Newell: Lakeview citizens deserved better communication from City before roadwork

The engineering is straightforward, but guidance from City not so much

Newell Normand
September 19, 2019 - 5:28 pm

A busted-up street is rebuilt in Lakeview. Great news, right? Not if you're one of the half-dozen or so 22nd Street homeowners who woke up to discover that their front yard, their driveway, the sidewalk are all a whopping 18 inches below the surface of the new road. How does that happen? Where is water supposed to go?

To help understand some of the engineering issues that gave rise to this problem, Newell invited UNO Professor of Civil and Environmental Engineering Dr. Norma Jean Mattei onto the program Thursday morning. 

"I was always under the impression that the code provided that water on your property would flow from the back to the front in order to take advantage of the drainage system that lies beneath the street," Newell began. "Is that an improper observation?"

"It's really a requirement on the person owning the property," Dr. Mattei answered. "The property should slope slightly from the back to the front and then into the street where it meets up at the gutter line and water there is added to the flow that's in the street and into the catch basins and storm drainage."

So what happens when the City raises the roadway like this?

"Typically what would happen in that redesign or replacement of the street, it would include replacement of the apron - the driveway between the sidewalk and the street - I just left there, but I didn't put an instrument on it, but it looks like there's a few locations where the space between the house and the sidewalk is going to hold water. I would say that the City should be filling that in so the water will flow to the street."

"But if you are required by code to flow from the back property line to the front property line, which is the inside line of the sidewalk because the city owns from the inside line of the sidewalk to the curb - they said their remediation is going to be to raise the driveway and backfill the front yard - you've created yet another dam from the backyard to flow to the front yard and into the street. It seems to me that's not an appropriate answer, and not an appropriate remediation!" Newell said.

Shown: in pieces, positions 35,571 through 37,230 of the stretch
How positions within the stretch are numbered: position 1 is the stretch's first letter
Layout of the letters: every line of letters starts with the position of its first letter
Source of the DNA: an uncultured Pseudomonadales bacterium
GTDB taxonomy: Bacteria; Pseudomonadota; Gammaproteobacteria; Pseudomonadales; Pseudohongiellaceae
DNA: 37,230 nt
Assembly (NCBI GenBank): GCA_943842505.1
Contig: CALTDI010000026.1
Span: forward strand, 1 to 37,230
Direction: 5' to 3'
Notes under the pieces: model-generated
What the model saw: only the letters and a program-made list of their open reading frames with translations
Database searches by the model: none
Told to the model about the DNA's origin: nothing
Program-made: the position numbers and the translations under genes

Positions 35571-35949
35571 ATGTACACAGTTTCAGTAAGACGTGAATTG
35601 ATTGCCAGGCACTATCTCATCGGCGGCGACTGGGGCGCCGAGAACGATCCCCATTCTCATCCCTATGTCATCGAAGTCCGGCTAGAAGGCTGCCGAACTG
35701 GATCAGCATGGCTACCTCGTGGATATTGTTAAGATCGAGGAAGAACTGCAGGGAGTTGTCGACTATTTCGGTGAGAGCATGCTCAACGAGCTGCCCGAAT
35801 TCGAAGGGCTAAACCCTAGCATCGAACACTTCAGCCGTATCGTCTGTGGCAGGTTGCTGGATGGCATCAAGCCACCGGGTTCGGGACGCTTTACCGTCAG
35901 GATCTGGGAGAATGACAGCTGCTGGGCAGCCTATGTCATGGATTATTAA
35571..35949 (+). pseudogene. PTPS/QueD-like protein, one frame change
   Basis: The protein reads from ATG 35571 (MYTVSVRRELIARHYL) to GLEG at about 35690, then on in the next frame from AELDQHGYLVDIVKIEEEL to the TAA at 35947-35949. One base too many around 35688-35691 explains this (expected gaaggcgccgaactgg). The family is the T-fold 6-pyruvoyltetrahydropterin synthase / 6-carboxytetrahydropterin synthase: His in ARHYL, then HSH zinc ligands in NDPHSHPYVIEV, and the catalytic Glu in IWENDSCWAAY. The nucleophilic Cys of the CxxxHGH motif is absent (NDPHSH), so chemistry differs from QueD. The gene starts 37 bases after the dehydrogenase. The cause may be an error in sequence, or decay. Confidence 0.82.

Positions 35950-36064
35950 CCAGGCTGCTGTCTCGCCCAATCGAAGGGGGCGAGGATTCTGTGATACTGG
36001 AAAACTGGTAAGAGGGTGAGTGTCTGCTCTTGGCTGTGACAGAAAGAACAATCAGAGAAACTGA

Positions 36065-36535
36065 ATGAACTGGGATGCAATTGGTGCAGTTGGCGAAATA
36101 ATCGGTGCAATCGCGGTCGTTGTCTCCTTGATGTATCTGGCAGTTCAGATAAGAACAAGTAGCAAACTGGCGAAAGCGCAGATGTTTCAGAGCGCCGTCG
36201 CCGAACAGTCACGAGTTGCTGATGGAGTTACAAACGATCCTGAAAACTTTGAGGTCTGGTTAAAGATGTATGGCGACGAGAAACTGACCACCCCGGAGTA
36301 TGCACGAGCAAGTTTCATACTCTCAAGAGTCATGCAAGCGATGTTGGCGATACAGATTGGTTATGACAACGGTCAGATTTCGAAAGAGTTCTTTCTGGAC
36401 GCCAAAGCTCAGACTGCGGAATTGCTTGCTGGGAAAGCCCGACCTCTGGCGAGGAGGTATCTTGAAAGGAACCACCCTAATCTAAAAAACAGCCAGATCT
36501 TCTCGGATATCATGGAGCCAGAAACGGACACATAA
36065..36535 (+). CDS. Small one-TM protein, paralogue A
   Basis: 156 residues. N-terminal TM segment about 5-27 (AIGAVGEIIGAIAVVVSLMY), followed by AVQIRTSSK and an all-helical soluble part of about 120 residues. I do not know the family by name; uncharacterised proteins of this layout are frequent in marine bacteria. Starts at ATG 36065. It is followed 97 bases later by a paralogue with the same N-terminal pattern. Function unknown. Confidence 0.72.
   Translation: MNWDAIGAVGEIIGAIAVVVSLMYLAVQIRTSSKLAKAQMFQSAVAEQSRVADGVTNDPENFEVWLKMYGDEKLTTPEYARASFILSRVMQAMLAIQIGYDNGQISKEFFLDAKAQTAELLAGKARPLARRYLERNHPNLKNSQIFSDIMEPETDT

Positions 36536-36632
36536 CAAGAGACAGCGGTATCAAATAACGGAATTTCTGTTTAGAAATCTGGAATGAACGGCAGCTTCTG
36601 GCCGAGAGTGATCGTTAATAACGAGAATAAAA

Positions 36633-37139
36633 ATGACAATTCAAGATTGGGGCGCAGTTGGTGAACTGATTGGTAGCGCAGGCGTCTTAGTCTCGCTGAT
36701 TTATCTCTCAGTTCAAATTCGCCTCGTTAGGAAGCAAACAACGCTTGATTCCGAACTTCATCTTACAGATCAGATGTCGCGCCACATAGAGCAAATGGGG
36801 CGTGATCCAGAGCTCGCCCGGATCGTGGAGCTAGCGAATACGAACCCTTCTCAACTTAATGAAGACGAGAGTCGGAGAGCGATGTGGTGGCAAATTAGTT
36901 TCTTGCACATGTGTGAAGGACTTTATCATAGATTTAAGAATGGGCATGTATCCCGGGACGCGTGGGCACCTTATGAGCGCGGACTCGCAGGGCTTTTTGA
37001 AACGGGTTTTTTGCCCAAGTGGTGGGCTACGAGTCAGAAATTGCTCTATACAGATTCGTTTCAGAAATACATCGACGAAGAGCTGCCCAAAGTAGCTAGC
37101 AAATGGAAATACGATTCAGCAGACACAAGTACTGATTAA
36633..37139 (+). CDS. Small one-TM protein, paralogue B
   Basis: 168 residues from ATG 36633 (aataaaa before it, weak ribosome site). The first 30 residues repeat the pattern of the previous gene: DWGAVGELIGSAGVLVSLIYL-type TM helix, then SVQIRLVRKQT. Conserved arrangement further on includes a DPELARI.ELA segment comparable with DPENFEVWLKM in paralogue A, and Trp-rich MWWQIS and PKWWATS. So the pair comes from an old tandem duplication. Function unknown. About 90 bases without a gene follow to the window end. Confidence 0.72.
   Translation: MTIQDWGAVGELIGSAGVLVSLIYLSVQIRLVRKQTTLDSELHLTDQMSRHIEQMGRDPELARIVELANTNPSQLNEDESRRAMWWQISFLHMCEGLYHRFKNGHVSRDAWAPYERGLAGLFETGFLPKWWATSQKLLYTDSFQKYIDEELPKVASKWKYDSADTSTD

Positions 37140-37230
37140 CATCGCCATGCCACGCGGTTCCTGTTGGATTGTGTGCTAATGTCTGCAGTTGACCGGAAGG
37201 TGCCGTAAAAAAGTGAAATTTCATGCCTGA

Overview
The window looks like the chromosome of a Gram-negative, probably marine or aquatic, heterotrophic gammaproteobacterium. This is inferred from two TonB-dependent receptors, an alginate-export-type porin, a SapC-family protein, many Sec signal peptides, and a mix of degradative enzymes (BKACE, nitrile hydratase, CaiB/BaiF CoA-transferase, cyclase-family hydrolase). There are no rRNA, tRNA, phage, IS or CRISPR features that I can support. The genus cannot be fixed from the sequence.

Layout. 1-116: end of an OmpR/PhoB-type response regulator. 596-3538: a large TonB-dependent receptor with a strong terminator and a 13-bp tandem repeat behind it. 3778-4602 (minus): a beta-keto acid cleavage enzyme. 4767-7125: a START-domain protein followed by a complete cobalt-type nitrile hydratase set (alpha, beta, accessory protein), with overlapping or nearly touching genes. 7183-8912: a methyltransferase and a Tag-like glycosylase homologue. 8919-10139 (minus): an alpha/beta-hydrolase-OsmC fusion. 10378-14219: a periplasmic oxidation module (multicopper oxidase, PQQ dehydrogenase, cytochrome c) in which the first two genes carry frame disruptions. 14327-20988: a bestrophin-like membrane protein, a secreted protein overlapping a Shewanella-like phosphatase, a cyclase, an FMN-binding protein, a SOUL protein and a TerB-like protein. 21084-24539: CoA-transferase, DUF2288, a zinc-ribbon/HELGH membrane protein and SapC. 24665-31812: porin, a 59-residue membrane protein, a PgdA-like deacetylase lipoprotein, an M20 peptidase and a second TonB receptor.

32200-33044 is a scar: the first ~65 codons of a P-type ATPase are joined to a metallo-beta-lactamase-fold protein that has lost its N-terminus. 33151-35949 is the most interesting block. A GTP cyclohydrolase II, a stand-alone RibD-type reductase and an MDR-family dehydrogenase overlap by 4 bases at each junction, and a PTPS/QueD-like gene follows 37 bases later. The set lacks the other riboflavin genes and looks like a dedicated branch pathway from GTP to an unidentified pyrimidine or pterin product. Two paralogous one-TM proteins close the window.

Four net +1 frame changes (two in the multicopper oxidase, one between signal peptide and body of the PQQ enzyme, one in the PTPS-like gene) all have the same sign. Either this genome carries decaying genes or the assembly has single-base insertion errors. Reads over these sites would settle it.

"It is typically up to the owner of the property to maintain that property for proper drainage," Dr. Mattei reiterated. "More than likely, those properties originally did slope towards the street so the proper drainage was ensured. This happens quite often in that reclaimed swamp area that Lakeview sits in, there's a lot of subsidence. I live in a 1930s home, and my backyard holds water. I need to fill it... playing Devil's Advocate here, if the city does put fill in the front yard and now the backyard is low - was the backyard draining properly to begin with?"

"That's a fair question," Newell responded. "But one would think the City would communicate with these residents and figured that all out before they raised the roadway. That would seem to me to be the appropriate due diligence to have done, because in the interim, the roadway is poured and now there's these additional problems they're finding out about, and nobody's ever said, 'you may need to provide a remediation to this on the front end!'

"I'm gonna think like an engineer. If I was designing this street rehab, plus utilities, I'm stuck with where that pipe starts and it's going to slowly slope to where it has to go. On top of that, I have to have a certain required amount of fill, then I put my materials under the street, then I put my street, and that bottom elevation where I want proper flow for my stormwater is not negotiable, I'm stuck with it. So then you look at the yards and think, well this can be fixed."

"Yeah," Newell said, "But it seems like there was no communication with the homeowners that this may be an outcome, and now they're going out on their front yard and saying 'Houston we have a problem.' It would seem to me there would be a more open and transparent process with the adjacent landowners about the potential problem!"

Hear the entire interview in the audio player below.

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